Presented by USAA, MilSpouseFest hosted all-star panels for each event day to tackle questions on employment and entrepreneurship for the military spouse community. MilSpouseFest delivered these events using Whova, a mobile-friendly app, which encourages attendee engagement and allows for spouses to connect with each other and the resource exhibitors.
Amy Schweizer, a career-driven individual in the sports industry and a Marine spouse, had to redefine herself after a PCS and raising children. Little did she know that a volunteer opportunity with youth soccer in Okinawa, Japan, would turn into Tiny Troops Soccer, a sports organization for military children to learn the fundamentals of soccer.
Even with all the resources available, the spouse unemployment rate is four to six times the national average, and many barriers keep military spouses from finding their place in the job world.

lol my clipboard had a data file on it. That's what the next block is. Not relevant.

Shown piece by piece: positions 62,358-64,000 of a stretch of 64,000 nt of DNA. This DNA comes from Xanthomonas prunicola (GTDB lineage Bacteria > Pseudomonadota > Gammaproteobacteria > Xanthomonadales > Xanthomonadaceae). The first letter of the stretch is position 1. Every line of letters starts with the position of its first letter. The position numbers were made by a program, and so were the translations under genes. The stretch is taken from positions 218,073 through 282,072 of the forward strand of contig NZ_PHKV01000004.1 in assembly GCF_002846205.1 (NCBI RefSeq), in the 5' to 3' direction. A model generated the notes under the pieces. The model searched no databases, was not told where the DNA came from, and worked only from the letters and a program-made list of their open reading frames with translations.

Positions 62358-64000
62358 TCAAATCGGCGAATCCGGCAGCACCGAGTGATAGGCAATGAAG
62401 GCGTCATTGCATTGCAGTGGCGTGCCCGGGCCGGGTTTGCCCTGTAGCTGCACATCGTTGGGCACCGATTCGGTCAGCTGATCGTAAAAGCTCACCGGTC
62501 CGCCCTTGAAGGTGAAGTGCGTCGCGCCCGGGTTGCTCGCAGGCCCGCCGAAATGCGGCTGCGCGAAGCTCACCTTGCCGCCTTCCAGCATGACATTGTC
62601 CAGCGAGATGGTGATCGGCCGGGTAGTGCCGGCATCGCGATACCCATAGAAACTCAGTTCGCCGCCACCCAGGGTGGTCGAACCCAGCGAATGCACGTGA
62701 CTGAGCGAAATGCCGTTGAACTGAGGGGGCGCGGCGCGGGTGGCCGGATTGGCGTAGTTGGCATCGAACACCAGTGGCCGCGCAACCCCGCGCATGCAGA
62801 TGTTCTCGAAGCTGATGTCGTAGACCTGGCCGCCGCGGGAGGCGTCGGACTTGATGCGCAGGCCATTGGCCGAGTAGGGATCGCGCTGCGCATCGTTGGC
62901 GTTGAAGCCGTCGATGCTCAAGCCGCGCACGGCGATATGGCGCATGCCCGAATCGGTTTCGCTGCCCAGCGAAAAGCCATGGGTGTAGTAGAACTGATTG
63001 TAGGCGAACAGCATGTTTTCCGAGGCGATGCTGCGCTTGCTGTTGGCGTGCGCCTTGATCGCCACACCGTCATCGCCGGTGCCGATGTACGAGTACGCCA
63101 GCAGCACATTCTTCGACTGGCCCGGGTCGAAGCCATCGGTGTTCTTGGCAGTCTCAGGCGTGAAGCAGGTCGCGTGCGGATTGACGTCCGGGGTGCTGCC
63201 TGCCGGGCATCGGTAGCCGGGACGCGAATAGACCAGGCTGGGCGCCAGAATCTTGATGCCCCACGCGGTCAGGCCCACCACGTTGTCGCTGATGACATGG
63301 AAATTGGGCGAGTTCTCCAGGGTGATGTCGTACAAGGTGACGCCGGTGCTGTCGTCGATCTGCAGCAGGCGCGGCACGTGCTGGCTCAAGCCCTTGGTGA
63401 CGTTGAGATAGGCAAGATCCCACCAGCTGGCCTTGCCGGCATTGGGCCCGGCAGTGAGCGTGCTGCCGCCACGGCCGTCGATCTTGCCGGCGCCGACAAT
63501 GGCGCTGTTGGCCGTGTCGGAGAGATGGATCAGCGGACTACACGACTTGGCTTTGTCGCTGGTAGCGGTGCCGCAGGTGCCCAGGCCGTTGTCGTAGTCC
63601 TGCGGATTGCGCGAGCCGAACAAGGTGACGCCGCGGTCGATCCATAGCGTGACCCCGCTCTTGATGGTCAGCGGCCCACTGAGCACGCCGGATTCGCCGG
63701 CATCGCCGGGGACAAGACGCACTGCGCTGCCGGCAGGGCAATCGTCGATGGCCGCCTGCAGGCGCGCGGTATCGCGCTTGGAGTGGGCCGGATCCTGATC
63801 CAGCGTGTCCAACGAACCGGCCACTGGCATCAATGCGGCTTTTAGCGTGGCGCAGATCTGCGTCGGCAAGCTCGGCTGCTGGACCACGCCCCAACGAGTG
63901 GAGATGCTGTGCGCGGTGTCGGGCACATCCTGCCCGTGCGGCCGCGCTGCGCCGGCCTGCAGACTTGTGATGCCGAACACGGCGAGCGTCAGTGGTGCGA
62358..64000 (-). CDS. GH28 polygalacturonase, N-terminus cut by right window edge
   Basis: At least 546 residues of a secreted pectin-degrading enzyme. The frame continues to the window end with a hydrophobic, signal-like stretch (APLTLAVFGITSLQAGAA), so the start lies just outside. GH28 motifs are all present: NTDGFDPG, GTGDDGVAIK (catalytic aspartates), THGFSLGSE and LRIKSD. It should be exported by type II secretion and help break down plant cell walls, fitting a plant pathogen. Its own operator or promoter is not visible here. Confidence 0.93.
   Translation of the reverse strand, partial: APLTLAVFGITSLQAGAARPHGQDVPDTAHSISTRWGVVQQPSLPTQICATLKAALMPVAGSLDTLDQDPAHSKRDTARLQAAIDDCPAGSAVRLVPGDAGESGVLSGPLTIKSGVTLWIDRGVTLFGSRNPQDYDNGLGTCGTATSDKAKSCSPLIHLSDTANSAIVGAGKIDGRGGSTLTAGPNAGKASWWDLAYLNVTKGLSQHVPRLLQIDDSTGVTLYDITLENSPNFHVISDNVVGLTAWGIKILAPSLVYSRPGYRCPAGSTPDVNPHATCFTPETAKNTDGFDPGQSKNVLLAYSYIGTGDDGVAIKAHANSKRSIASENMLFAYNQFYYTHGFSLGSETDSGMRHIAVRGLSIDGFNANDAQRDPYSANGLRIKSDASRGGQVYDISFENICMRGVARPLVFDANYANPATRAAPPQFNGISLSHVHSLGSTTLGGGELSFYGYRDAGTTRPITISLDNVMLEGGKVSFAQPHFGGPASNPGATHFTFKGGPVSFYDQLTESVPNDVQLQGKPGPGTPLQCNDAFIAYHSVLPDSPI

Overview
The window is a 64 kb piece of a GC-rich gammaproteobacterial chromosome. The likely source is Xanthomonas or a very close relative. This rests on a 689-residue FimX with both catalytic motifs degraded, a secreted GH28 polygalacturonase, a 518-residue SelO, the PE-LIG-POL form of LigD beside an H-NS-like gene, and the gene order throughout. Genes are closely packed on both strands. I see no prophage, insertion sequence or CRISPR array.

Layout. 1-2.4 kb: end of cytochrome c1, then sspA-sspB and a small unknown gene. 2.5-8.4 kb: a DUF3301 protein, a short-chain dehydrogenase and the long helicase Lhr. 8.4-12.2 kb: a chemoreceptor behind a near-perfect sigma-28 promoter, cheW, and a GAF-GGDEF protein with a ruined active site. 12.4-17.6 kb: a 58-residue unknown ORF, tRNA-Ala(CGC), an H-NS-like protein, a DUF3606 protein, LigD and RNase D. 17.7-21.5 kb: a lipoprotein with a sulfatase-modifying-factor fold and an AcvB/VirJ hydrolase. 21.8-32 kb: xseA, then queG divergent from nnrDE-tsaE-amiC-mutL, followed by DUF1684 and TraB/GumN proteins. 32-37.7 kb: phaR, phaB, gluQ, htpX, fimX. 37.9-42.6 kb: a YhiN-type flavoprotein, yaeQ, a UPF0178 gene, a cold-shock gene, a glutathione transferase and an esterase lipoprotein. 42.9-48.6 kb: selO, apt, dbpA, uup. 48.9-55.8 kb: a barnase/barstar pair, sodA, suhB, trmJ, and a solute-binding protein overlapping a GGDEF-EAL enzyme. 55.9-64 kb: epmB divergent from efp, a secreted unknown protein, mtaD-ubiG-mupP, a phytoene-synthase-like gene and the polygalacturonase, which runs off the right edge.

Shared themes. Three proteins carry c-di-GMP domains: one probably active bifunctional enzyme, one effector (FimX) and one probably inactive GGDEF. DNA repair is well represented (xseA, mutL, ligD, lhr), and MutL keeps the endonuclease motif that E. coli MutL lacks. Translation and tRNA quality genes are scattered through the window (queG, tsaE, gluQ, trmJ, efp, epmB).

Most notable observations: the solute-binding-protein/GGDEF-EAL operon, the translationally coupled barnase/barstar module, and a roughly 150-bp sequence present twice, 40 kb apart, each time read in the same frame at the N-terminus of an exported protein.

MilSpouseFest spoke with Erica Brophy about the loss of the love of her life and the grieving process that turned into a project to help fellow Gold Star Families—those whose loved ones died serving their country.
May is Mental Health Awareness Month. MilSpouseFest had a candid conversation with Lisa Howard, military spouse, mom, and mental health professional, about the journey of getting care for yourself or your children suffering from mental health issues.
MilSpouseFest, the modern network for military spouses, presented by USAA, was thrilled to have our first in-person events for 2022 in the National Capital Region, which included our first ever hybrid event, connecting spouses from around the globe! MilSpouseFest events are for military spouses from all branches of service including national guard and reserves. This was the first visit to the region since 2017.
Deployment. It’s a complex subject for us military spouses and equally sensitive for our children. So for April, the Month of the Military Child, MilSpouseFest spoke to an active duty Army family about how their children cope with deployment.